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#36517 Perioperative management of antithrombotic therapy in hip fracture surgery
  1. Amparo Izquierdo Aicart,
  2. Maria Sempere,
  3. Alba Montoya and
  4. Rafael Badenes
  1. Anesthesiology, Hospital Clínic Universitari de València, Valencia, Spain


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Application for ESRA Abstract Prizes: I apply as an Anesthesiologist (Aged 35 years old or less)

Background and Aims Hip fracture surgery has a huge prevalence and morbimortality. One of the main reasons of delaying surgery is the use of anticoagulants/antiplatelet therapies, being these patients old and with comorbidities. Risks of delay surgery are higher than surgical bleeding or vertebral canal haematoma; so promp surgery in first 48 hours should be facilitated.

Methods In this review we search the main guidelines about perioperative management of antithrombotic drugs and locorregional guidelines; focusing in hip fracture surgery and also its management when neuroaxial anesthesia is performed.

Results -With antiplatelet drugs therapy surgery should not be delay. In case of PY12 inhibitors neuraxial anesthesia is not recommended. -With vitamin K antagonists therapy, reversal with vitamin K/prothrombin complex concentrate (PCC) should be done for ensure INR <1,8. Neuraxial anesthesia can be performed when INR <1,5. -With new oral anticoagulants (NOAC) interruption intervals of 1-2 half-life is recommended (12-24 hours without impaired kidney function). Neuraxial anesthesia is not recommended in early surgery without a specific coagulation test. If there is a risk performing general anesthesia we should consider use of reversal agents or specific tests.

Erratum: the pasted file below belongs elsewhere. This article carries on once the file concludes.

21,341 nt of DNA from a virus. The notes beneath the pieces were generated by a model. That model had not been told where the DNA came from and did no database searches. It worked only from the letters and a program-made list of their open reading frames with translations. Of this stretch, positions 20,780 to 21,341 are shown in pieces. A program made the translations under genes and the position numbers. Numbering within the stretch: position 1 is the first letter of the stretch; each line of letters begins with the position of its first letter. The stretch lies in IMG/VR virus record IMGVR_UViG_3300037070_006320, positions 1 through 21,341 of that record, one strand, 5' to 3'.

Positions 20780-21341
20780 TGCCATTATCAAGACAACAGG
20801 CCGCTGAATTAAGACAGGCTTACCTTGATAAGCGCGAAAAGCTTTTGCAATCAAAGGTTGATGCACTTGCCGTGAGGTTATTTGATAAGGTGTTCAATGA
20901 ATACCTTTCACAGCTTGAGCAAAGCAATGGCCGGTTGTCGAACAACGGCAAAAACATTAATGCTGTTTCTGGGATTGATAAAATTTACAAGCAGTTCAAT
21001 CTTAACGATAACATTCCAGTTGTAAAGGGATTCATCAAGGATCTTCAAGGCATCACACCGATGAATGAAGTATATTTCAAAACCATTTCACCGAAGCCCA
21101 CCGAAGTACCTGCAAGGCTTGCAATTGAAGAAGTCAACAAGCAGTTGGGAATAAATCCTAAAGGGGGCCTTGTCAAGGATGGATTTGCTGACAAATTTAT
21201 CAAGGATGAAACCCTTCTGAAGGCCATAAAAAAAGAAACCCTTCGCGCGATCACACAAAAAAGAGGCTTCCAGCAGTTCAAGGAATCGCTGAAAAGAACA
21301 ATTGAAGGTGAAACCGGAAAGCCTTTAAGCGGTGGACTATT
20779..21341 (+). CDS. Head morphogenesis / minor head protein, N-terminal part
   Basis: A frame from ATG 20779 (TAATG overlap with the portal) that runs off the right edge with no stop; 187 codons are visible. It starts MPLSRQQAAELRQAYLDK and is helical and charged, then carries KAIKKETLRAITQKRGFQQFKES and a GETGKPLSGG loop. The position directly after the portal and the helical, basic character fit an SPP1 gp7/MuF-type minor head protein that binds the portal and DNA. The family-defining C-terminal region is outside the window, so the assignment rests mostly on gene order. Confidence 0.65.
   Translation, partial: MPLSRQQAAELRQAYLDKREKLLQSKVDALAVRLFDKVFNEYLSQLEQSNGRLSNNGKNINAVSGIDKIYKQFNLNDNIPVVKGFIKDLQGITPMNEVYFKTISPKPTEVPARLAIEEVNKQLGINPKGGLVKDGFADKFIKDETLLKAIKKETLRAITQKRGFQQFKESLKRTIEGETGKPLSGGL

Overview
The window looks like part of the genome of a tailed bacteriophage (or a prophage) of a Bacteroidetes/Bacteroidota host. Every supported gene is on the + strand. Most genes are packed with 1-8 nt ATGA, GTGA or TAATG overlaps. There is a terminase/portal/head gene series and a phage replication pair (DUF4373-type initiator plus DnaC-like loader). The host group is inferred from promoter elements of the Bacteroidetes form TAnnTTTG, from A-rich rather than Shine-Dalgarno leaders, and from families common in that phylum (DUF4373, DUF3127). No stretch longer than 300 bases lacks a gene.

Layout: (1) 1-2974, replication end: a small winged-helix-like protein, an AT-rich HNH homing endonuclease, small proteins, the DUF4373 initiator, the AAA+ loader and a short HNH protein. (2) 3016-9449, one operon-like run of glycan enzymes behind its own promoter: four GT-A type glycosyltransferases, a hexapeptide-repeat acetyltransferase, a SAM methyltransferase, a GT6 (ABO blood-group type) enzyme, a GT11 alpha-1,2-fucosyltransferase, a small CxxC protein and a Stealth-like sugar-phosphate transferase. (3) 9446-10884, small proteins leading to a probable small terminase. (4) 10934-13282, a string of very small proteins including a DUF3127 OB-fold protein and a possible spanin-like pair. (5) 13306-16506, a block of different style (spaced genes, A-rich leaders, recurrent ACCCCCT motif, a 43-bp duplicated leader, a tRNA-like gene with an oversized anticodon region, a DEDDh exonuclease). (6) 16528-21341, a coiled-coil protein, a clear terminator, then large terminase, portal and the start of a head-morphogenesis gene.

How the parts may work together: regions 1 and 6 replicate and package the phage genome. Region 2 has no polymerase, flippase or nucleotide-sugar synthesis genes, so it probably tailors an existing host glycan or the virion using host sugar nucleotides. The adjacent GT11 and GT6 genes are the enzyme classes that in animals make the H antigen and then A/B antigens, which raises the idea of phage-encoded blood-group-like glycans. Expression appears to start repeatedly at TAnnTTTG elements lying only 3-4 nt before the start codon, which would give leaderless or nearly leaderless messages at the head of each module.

Abstract #36517 Table 1

Perioperative management of main antithrombotic drugs in hip fracture surgery

Conclusions Early hip fracture surgery is safe in patients taking anticoagulant/antiplatelet drugs. Special attention should we pay in perioperative timing when neuraxial anesthesia is performed.

  • antithrombotic agents
  • hip fracture surgery
  • perioperative management
  • regional anesthesia

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